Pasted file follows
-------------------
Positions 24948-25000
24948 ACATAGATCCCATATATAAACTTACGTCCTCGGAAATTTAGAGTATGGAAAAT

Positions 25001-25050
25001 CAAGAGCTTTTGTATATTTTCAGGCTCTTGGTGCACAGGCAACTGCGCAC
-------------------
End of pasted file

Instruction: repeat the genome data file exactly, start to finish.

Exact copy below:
Positions 24948-25000
24948 ACATAGATCCCATATATAAACTTACGTCCTCGGAAATTTAGAGTATGGAAAAT

Positions 25001-25050
25001 CAAGAGCTTTTGTATATTTTCAGGCTCTTGGTGCACAGGCAACTGCGCAC